Sorry, These 8 Jewelry Trends Are Out, But These 8 Are In

When it comes to shopping for jewelry, clothes, and other accessories for that matter, my motto is to always go with what brings you the most excitement and joy. It's true that for some these gut feelings come quite easily, but for others, it may take more time and guidance to hone in on what feels most authentic. One great place to start when in need of inspiration is to get an idea of what the current jewelry trends are at the moment. From there, you can peruse the selections, and see what sparks your interest the most.

I recently set out to see what jewelry trends have died down as of late and which trends are having a major moment. To get some firsthand insight into the matter, I reached out to eight brilliant jewelry designers and brands spanning from Los Angeles to New York City to Paris. Keep scrolling to see how each weighed in on the topic and to shop an incredibly stylish selection of earrings, necklaces, bracelets, and rings based on their expert advice—there's a little something for every personal style.

Ariel Gordon Maffei, CEO and designer of Ariel Gordon Jewelry

Out: Rose Gold Pieces
"It really had a moment 5 years ago, but I hardly sell it anymore these days."—Ariel Gordon Maffei

In: Tennis Bracelets 
"I've been having a lot of fun designing new tennis bracelets. I've been wearing  two on repeat with some classic gold bangles. I love how they jangle together and how the bangles are round and rigid while the tennis bracelets are slinky and slither."—Ariel Gordon Maffei

Thomas Montier Leboucher, Co-Founder and CEO of Viltier

Out: Overly Trendy Pieces
"I believe that anything that is too 'fashionable' or too 'on-trend' for a season, let’s say, is out now."—Thomas Montier Leboucher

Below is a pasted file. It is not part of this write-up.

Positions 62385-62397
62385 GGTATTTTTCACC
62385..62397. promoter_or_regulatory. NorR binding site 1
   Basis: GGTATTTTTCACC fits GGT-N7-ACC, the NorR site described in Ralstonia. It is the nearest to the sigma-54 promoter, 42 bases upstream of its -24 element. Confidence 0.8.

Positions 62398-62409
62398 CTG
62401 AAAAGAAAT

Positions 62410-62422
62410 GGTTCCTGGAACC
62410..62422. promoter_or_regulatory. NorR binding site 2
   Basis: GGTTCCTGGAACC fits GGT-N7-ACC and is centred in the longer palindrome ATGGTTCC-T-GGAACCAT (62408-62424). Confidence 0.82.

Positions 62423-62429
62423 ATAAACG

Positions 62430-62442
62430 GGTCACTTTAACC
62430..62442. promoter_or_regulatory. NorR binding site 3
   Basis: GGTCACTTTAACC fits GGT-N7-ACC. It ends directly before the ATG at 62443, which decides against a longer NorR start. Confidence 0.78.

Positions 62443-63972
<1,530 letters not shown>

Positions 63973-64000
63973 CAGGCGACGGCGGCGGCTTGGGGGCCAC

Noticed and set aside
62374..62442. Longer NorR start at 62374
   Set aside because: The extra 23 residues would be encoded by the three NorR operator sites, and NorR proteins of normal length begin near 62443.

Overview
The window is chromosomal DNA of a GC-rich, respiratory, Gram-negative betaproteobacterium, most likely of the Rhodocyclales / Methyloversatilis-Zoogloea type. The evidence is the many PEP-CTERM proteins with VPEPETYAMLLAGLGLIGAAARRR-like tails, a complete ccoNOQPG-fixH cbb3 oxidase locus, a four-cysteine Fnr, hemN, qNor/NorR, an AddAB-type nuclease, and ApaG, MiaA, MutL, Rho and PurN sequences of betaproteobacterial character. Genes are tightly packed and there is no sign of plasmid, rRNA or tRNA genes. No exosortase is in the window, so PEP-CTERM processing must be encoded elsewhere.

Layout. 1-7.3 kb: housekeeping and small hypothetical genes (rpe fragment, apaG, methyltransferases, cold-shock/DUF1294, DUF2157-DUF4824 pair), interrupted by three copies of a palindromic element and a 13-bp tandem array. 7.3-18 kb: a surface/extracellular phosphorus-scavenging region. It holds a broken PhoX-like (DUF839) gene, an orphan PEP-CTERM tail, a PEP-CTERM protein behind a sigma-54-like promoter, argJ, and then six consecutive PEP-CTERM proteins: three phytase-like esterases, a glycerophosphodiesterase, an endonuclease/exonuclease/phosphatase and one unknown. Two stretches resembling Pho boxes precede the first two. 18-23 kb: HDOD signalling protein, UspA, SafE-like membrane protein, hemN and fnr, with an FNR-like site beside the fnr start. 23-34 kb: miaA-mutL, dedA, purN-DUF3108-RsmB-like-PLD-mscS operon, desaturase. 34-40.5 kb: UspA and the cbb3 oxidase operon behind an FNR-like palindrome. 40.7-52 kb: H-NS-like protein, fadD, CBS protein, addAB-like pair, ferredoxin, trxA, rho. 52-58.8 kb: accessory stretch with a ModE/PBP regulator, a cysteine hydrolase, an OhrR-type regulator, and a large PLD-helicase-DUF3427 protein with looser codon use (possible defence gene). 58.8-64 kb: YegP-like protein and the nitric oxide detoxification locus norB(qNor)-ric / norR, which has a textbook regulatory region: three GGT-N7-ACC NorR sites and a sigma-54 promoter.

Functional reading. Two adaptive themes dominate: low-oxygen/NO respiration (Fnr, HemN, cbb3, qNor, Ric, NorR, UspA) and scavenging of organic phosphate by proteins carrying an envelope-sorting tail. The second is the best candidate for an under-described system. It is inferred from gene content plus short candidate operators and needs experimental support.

In: Timeless Bold Pieces 
"People are looking for things that are durable and that will last over time. Jewelry that is popular today has to be bold, significant. Anything but a plain and generic design. People are looking to express themselves and also to belong to something so they will be looking for something that has a story, a signature, beautiful craftsmanship."—Thomas Montier Leboucher

Justine Lançon, Creative Director of Mejuri

Out: Costume Pieces
"We really believe there are no rules when it comes to jewelry; it is a personal choice. However, we are seeing costume pieces being phased out for pieces you can keep and wear forever. It’s less about fads and more about timeless style."—Justine Lançon


In: Personalization
"We have seen a 40% increase in personalization in the last year, which tells us now more than ever, customers are making milestones out of moments with their pieces."—Justine Lançon

Danielle Sherman: Founder and CEO of Sherman Field

Out: Lightweight Pieces
"Whenever anyone feels the need to layer a lot rather than wearing just one or two statement pieces."—Danielle Sherman

In: Unique Statement Pieces 
"Statement jewelry, bold pieces with weight and prominence. Our focus on hand-linked, solid gold 18k chains and customizable photo lockets featuring hard stones like Nephrite Jade and Lapis Lazuli (you pick the stone) feels very special and unique to you. Since so many of our pieces are custom, it's something you do not see everywhere … and we like that."—Danielle Sherman